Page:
The order books of South Africa's seven largest construction companies recorded a 26% contraction in the first quarter of this year.

JOHANNESBURG - The order books of South Africa's seven largest construction companies recorded a 26percent contraction in the first quarter of this year.

The decline translated to an average contraction of about 3.8percent a company, according to an analysis done by business risk specialist Bryte Insurance based on the recent financial results of the seven companies.

Bryte said this came at a time when the contribution of the construction sector to national GDP eased 0.32percent in the first quarter of this year and was forecast to continue to decline for the remainder of this year.

Statistics South Africa reported a 12.9percent or R5.8billion decrease in the value of approved building plans between January and May this year compared to last. Xolile Kahla, a product technical specialist at Bryte Insurance, said yesterday that the first two quarters of the year had proven to be challenging for the construction sector, because of depressed macro factors and low business and investor confidence.

The Bryte construction activity monitor showed a 15percent year-on-year contraction in activity in the insured construction activity in the second quarter of this year. This downward pressure was also reflected in the stock performance on the JSE as recorded by the heavy construction index, which includes all listed companies in this category, Bryte said.

Share prices fell by 12.88percent month-on-month in the second quarter of this year compared to the 2.39percent decline in the same quarter of last year.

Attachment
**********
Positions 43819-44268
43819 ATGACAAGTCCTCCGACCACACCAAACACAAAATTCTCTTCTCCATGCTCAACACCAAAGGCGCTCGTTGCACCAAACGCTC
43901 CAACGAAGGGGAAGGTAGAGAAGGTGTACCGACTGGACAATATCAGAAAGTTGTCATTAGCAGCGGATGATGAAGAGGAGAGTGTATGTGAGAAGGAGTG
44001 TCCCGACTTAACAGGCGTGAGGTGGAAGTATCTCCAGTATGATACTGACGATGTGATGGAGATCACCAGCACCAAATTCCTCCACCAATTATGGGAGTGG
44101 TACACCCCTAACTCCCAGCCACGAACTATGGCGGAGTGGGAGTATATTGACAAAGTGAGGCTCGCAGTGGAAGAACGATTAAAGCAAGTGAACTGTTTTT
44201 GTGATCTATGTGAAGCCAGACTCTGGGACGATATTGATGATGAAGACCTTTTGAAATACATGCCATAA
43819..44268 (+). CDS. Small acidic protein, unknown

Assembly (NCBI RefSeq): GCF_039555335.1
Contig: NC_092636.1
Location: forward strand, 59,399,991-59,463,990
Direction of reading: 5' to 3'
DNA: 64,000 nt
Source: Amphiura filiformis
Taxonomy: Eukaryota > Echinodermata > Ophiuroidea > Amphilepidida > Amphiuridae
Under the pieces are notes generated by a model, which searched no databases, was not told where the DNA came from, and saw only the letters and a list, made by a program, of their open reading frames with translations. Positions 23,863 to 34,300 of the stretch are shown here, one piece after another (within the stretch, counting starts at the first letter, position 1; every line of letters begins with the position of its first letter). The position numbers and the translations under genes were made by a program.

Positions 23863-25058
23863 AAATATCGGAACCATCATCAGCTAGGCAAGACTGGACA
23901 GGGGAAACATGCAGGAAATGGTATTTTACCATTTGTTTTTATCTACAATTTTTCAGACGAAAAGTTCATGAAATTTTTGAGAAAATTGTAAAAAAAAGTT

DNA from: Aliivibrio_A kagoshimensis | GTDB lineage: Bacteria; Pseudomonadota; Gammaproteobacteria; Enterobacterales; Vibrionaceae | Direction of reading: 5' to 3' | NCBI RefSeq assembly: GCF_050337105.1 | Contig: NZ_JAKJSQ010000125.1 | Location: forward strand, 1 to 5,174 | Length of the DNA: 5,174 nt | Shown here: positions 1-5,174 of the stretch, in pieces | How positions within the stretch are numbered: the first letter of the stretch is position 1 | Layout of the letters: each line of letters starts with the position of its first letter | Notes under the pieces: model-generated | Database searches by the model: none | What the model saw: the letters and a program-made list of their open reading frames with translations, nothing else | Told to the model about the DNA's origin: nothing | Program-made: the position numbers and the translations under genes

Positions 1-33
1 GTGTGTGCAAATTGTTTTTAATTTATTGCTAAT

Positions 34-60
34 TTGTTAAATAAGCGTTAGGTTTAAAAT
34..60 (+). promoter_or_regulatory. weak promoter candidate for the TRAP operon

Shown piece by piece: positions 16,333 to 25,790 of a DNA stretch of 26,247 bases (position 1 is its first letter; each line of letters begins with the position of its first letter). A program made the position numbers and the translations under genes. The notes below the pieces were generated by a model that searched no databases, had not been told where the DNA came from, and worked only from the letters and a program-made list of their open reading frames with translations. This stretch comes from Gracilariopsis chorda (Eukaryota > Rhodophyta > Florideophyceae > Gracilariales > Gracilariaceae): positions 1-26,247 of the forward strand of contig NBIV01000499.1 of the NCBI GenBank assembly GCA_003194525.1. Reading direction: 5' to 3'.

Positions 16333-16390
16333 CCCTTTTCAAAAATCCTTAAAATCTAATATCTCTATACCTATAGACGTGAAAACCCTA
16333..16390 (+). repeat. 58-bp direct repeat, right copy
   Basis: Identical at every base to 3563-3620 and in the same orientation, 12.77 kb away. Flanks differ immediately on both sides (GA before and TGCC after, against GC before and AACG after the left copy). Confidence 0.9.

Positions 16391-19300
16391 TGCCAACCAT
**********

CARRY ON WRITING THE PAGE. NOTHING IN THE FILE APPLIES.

Similar trends were evident in the Construction Industry Development Board (CIDB) SME Business Conditions Survey report released this week, with general building confidence declining to 40 index points in the third quarter from 42 in the previous quarter.

The report said civil contractor confidence dropped to 38 index points from 43 in the previous quarter as construction activity slowed and weighed on profitability.

Ntando Skosana, the project manager for monitoring and evaluation at the CIDB, said business confidence declined in the SME segment in both the building and civil engineering sectors and marked the second consecutive year that confidence had been below the neutral 50-point mark.

The report said its profitability indicator for the building industry sank to “an all-time low” with an overwhelming net majority of 68percent of respondents reporting reduced profits compared to 56percent in the second quarter.

It said contractors were also less keen to hire workers and its employment indicator deteriorated to its worst level since the third quarter of 2011, with a net majority of 51percent of respondents reporting fewer employees during the survey quarter compared to 41percent in the previous quarter.